Here's one to a review by Glauco de Lietto of Bordeaux Opera Ballet at Edinburgh.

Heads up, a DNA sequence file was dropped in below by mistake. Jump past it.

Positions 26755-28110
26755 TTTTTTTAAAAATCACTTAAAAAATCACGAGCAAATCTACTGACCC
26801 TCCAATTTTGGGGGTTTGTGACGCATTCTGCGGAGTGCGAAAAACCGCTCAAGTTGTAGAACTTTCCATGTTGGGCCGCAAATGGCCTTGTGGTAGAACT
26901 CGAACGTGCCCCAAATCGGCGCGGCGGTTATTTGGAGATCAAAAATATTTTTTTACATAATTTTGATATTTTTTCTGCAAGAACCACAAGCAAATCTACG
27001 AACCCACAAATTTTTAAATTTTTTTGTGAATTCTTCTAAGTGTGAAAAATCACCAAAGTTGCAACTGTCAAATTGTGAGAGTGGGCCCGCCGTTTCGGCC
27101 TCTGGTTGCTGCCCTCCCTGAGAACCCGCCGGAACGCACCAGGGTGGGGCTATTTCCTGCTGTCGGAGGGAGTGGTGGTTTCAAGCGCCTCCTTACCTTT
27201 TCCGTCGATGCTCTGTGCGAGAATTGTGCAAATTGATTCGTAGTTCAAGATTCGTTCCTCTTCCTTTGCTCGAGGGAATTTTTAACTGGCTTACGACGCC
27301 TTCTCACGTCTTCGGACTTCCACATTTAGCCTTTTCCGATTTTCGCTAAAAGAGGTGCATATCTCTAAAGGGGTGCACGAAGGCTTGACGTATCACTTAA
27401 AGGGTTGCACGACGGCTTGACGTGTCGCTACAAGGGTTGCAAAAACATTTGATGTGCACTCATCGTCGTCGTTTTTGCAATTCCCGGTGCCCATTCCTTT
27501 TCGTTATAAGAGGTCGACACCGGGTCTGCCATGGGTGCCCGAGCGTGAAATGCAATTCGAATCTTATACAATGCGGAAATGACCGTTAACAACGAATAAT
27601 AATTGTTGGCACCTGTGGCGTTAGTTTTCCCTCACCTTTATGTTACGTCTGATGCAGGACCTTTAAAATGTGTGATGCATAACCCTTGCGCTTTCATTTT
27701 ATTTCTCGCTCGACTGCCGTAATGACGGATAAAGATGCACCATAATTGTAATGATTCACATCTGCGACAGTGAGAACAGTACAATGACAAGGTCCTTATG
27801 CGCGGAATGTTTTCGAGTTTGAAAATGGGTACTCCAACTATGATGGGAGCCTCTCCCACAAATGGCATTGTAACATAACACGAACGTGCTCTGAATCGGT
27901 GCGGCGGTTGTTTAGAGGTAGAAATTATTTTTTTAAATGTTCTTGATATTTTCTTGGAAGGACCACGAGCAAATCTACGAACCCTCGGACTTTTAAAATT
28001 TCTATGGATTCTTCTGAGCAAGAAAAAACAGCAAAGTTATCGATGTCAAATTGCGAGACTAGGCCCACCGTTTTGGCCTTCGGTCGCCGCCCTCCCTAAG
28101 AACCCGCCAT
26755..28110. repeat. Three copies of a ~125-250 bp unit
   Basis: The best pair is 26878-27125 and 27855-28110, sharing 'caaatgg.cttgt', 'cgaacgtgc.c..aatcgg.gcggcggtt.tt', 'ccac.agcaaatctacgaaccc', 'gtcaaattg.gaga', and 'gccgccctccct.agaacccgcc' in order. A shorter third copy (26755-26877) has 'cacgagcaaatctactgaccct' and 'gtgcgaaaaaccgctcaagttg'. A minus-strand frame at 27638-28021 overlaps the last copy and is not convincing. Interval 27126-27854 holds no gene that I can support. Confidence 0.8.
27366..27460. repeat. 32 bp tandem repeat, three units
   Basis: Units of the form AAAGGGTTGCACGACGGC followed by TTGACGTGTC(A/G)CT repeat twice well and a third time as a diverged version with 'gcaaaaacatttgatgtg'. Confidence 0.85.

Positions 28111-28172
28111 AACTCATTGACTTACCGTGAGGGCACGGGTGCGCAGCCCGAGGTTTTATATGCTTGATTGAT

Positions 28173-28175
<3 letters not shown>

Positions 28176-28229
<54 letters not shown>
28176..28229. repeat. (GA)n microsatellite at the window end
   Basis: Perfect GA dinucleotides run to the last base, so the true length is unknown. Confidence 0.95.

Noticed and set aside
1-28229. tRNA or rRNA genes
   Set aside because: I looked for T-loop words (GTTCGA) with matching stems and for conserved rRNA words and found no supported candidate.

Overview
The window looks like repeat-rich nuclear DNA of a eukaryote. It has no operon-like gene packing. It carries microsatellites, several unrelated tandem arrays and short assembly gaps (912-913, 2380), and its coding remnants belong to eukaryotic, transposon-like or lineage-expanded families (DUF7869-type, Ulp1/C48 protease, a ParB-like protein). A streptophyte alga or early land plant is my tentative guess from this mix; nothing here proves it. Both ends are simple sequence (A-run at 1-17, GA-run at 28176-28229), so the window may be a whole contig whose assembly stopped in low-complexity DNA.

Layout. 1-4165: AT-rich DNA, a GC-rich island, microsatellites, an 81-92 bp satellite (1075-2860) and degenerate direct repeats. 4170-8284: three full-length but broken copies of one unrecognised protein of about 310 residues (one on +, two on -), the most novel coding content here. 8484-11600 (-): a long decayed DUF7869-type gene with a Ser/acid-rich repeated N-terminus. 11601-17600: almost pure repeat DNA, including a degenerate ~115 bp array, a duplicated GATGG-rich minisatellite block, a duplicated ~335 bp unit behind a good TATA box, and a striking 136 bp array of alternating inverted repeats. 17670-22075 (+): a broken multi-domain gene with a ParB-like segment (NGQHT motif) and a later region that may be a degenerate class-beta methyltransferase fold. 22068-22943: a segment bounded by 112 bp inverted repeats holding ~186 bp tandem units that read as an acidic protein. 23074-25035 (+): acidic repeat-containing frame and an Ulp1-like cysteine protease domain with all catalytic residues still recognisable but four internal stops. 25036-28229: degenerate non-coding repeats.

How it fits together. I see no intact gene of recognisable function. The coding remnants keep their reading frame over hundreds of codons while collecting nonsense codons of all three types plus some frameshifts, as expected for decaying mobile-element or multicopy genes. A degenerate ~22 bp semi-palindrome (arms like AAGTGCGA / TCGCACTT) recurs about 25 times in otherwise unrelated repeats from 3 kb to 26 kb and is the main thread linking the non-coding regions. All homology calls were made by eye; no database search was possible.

Bordeaux Opera Ballet’s programme Picasso and Dance at the Edinburgh Playhouse offers a precious opportunity. It traces key moments in the history of the Spanish artist’s involvement with ballet, from his first two collaborations with Diaghilev’s Les Ballets Russes to a much later one with the Paris Opéra, providing a unique insight into the evolution of a little known, but nonetheless essential part of his work. At the same time, it opens a window into a time when dance was enjoying the same popularity, at least in certain parts of Europe, as any other art form, enabling choreographers to establish fertile relationships with all the greatest composers and designers. Those were the delicate years, between the two Wars, when ‘creating’ meant searching for new ways of expressing the fundamental changes that society was going through, or often simply challenging traditions and provoking a reaction in the audience, be it enthusiasm or outrage.